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01-05-2010 07:28 PM

Forgive me for this one. It's one I would have known in my sleep five years ago but now I've forgotten and I don't have the time to figure it out.

I have 10 groups with 6-9 observations in each group. Everything is independent. I do PROC GENMOD with a response y and with one predictor x that has 10 levels (the 10 groups). And I put x in a CLASS statement too. And then I write a bunch of ESTIMATE statements to do the various comparisons the investigator is interested in.

Fine. But then the investigator comes back and wonders how one of the comparisons can be significant. The ESTIMATE statement is written correctly so that's no problem. But in fooling around looking into this I do it using PROC GLM...everything else is the same....same MODEL, CLASS and ESTIMATE statements...and I'll be darn if the p-value on the one comparison the investigator didn't go from 0.02 to 0.71. The p-values on the other ESTIMATE statements changed a bit but not too much, although it seems like most of them increased. But that one p just exploded.

So the question is, how/why did it change from GENMOD to GLM? It distresses me that they'd be so different when I'd expect little if any change. It seems this should be a straightforward matter of comparing the 10 groups in various ways. Any info is appreciated.

I have 10 groups with 6-9 observations in each group. Everything is independent. I do PROC GENMOD with a response y and with one predictor x that has 10 levels (the 10 groups). And I put x in a CLASS statement too. And then I write a bunch of ESTIMATE statements to do the various comparisons the investigator is interested in.

Fine. But then the investigator comes back and wonders how one of the comparisons can be significant. The ESTIMATE statement is written correctly so that's no problem. But in fooling around looking into this I do it using PROC GLM...everything else is the same....same MODEL, CLASS and ESTIMATE statements...and I'll be darn if the p-value on the one comparison the investigator didn't go from 0.02 to 0.71. The p-values on the other ESTIMATE statements changed a bit but not too much, although it seems like most of them increased. But that one p just exploded.

So the question is, how/why did it change from GENMOD to GLM? It distresses me that they'd be so different when I'd expect little if any change. It seems this should be a straightforward matter of comparing the 10 groups in various ways. Any info is appreciated.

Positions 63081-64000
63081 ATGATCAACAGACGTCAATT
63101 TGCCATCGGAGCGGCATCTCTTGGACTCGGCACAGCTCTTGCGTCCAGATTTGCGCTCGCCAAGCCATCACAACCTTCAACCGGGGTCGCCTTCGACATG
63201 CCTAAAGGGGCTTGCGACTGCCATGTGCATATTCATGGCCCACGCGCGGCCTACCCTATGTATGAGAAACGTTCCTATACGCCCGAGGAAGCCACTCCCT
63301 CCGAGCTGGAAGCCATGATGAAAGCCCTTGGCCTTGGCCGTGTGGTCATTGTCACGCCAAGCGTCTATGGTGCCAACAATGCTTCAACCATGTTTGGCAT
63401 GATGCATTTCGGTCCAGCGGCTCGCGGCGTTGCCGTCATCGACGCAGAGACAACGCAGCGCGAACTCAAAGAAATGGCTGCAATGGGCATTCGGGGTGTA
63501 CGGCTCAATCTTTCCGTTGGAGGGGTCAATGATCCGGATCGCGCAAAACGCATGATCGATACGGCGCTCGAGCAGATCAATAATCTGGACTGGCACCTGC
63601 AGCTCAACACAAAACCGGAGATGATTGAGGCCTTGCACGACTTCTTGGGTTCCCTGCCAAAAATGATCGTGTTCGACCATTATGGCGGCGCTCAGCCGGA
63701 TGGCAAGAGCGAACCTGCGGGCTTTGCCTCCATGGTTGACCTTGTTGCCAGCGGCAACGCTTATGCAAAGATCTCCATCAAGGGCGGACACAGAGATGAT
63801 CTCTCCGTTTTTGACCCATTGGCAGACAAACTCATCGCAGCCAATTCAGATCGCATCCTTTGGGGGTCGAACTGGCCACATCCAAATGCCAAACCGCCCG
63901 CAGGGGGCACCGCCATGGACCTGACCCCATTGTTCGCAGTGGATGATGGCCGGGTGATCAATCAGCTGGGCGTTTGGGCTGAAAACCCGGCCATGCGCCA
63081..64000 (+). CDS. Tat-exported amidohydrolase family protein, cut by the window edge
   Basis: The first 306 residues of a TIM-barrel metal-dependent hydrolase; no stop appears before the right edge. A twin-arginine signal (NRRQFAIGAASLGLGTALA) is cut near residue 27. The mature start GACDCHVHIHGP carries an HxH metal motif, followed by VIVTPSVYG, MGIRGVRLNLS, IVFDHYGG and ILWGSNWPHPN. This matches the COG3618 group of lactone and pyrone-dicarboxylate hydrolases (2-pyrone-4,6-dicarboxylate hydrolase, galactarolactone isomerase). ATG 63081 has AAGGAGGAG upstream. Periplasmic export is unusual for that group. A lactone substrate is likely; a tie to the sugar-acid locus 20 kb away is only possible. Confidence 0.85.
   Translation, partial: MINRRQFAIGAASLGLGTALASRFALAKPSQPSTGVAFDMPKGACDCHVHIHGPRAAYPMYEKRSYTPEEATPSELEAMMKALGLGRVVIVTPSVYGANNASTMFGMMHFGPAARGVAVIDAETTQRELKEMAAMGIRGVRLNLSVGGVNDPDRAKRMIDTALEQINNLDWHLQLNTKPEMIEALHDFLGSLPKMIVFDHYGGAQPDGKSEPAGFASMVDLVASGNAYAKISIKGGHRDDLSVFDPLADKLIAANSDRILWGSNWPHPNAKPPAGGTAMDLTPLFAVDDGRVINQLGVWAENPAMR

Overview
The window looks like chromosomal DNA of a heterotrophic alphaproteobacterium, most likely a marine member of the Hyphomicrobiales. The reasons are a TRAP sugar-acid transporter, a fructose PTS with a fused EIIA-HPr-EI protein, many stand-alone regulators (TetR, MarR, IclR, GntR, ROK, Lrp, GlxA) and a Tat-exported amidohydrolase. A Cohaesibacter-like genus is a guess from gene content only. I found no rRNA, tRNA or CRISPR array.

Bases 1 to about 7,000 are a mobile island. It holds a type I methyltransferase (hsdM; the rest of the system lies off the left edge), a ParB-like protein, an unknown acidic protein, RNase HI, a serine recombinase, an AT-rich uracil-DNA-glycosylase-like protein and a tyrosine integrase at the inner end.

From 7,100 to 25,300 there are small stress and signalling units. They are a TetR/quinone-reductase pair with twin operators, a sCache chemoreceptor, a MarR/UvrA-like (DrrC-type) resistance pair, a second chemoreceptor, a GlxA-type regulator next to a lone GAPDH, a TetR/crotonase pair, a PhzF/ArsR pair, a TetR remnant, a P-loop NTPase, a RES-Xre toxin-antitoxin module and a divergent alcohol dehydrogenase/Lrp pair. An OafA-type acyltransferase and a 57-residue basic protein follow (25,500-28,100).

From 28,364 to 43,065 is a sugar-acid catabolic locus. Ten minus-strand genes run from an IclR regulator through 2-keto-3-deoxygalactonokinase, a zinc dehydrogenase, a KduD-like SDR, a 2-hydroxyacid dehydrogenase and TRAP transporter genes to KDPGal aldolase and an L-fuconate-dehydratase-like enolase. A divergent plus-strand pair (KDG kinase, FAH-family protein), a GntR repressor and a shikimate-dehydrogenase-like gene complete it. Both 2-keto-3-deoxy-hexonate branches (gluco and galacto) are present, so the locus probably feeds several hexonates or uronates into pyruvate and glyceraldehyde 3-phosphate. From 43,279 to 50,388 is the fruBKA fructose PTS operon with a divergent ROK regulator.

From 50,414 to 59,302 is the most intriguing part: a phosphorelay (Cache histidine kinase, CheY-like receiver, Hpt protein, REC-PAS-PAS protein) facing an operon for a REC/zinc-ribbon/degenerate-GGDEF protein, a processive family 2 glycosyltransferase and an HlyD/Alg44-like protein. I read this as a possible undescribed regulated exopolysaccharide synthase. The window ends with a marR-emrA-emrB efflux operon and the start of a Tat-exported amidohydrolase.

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01-05-2010 09:50 PM

Have you even checked the SAS.COM support website using SEARCH box?

Scott Barry

SBBWorks, Inc.

Suggested Google advanced search argument: +genmod +glm site:sas.com

Scott Barry

SBBWorks, Inc.

Suggested Google advanced search argument: +genmod +glm site:sas.com

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01-05-2010 11:50 PM

I had only looked some on the SAS software help. I looked at the SAS website just now and it says the output from the two PROCs should be the same, which is what I originally thought. So I'll have to check the code again but I could've sworn it's the same with both GENMOD and GLM.

Actually it's not the regular GENMOD and GLM output that was different (I diidn't even check that actually) but rather the results from the ESTIMATE statements that were different. So maybe even though the procs give the same output in general they give different output on identical ESTIMATE statements, perhaps because different paramaterizations are used. I'll check into it but if anyone has any idea off the top of their heads please pipe up.

Actually it's not the regular GENMOD and GLM output that was different (I diidn't even check that actually) but rather the results from the ESTIMATE statements that were different. So maybe even though the procs give the same output in general they give different output on identical ESTIMATE statements, perhaps because different paramaterizations are used. I'll check into it but if anyone has any idea off the top of their heads please pipe up.

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01-15-2010 02:18 PM

If you used a distribution other than the normal in GENMOD, then the results will certainly differ from GLM which assumes a normal distribution. Other than that, GENMOD fits the model via maximum likelihood, while GLM uses ordinary least squares. The paramterization of CLASS variables is the same (non-full rank 0,1 dummy coding) by default, but you can select a different parameterization in GENMOD's CLASS statement if you specify appropriate options. If you use a different parameterization, you will get different results.